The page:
Biases, Lenses, and Single Stories

After watching Chimamanda Adichie’s TED talk and reading the chapter from Kumashiro’s book, “Against Common Sense” I’ve came to realize all the biases that were present throughout my schooling experience. Chimamanda mentioned how she read books that were based in white perspectives. I could say the same for myself. My school experience was riddled with Eurocentric perspectives. I never even questioned why every book was dominantly written in a white perspective. I think it is relevant to say, as Kumashiro stated, “students often use lenses that reinforce the status quo.” This was definitely true, there was one lens that I looked through. In my studies, teachers didn’t successfully teach with an anti-oppressive teaching style. Thus, it led us students to have one lens in how we see things. It enabled me to think in only one particular way and only learn about certain experiences that relatable to my own experiences. Kumashiro writes, “When students read literature by only certain groups of people. They learn about only certain experiences and perspectives, especially those of groups that have traditional been privileged in society.” I could agree with Kumshiro, white privilege has shaped me to view things in such a narrow way. We were not taught to critically think on the matter, which is problematic. Reading literature in school that was dominantly viewed through a white perspective, which made it impossible to view things through a different point of view.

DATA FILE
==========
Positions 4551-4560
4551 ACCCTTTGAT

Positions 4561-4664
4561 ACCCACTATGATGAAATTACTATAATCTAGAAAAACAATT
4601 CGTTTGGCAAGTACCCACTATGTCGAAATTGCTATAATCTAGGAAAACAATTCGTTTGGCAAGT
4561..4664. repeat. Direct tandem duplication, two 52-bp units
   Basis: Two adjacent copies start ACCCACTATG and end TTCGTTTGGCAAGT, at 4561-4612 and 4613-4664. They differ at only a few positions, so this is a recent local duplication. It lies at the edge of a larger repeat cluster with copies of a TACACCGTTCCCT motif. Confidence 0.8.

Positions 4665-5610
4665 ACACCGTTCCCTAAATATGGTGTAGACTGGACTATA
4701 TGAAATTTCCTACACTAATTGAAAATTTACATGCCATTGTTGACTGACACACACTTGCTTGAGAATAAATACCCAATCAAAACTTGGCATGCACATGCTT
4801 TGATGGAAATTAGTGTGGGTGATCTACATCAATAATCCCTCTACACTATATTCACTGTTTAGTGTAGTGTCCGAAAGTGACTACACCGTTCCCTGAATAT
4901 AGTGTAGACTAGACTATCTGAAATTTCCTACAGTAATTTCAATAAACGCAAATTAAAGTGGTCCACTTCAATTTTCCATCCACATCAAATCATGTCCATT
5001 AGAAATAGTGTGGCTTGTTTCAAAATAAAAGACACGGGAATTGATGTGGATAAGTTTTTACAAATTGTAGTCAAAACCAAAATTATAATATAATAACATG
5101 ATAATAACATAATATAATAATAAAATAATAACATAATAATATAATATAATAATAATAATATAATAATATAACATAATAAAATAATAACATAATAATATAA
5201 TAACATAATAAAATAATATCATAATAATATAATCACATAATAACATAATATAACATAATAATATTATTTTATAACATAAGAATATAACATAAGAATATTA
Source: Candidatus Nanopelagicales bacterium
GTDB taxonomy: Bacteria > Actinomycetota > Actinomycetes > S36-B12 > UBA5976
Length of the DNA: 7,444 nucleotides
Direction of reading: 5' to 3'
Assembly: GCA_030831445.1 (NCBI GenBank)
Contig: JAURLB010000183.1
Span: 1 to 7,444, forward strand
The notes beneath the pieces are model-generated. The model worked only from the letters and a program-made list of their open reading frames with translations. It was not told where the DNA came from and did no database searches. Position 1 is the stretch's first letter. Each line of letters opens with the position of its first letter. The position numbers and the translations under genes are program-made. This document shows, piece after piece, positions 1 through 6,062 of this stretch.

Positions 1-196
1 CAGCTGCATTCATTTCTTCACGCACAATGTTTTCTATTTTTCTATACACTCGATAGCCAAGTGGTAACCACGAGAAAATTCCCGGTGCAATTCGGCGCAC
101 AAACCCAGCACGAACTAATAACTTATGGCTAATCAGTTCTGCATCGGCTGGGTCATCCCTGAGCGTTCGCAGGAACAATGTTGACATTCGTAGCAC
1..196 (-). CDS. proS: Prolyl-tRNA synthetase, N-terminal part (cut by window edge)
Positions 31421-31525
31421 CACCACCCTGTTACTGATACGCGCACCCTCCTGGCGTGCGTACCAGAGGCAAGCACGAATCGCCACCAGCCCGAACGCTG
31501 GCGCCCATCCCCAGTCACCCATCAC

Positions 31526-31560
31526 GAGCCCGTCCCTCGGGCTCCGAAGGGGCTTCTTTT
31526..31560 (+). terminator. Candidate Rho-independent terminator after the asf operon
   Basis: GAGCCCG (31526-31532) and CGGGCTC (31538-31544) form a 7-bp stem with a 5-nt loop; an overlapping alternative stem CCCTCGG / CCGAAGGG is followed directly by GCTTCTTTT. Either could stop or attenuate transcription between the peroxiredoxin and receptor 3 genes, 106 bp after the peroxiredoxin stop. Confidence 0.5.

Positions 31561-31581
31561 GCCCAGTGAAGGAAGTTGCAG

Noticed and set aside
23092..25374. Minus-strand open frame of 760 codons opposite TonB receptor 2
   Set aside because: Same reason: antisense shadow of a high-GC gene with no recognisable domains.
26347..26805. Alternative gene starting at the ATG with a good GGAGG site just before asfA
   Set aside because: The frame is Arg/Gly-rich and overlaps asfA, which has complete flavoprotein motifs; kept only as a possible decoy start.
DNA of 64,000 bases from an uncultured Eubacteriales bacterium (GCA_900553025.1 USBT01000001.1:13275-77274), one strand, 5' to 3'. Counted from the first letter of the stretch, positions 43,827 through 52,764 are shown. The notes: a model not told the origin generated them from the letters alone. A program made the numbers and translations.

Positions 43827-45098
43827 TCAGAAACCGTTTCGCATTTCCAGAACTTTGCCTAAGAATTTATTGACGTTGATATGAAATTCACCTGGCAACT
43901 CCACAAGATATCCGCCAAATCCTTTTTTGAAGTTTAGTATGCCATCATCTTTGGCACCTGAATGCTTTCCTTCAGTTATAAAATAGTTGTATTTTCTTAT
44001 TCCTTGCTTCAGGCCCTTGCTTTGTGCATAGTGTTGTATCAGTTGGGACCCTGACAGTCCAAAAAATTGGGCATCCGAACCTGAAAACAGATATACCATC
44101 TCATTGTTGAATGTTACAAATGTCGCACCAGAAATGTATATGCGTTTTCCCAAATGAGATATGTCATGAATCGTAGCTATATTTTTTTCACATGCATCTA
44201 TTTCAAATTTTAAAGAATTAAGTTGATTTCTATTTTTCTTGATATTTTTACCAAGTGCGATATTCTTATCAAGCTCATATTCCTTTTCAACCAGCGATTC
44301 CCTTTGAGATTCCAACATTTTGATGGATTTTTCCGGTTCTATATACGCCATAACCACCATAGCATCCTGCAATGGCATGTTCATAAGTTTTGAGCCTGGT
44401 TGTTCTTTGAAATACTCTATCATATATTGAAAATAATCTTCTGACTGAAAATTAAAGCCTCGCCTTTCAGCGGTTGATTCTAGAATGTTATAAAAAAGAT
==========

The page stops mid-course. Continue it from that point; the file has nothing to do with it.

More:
In my elementary and high school experience it was clear whose truth mattered. Whiteness mattered, Eurocentric perspectives mattered, there was no diversity in the literature read. There was only a single story that was told and the literature we read was highly political. Although, my experiences with literature has shown to be biased to white culture, it’s time to unlearn things and relearn things with a more coloured lens. As a future educator, it important to question students on the things we learn, as well as, the content we learn ourselves. It is equally important to notice how traditional literature that is usually concrete, in which we have to learn, has to be questioned in an  anti-oppressive way. We have challenge students to see through different lenses.

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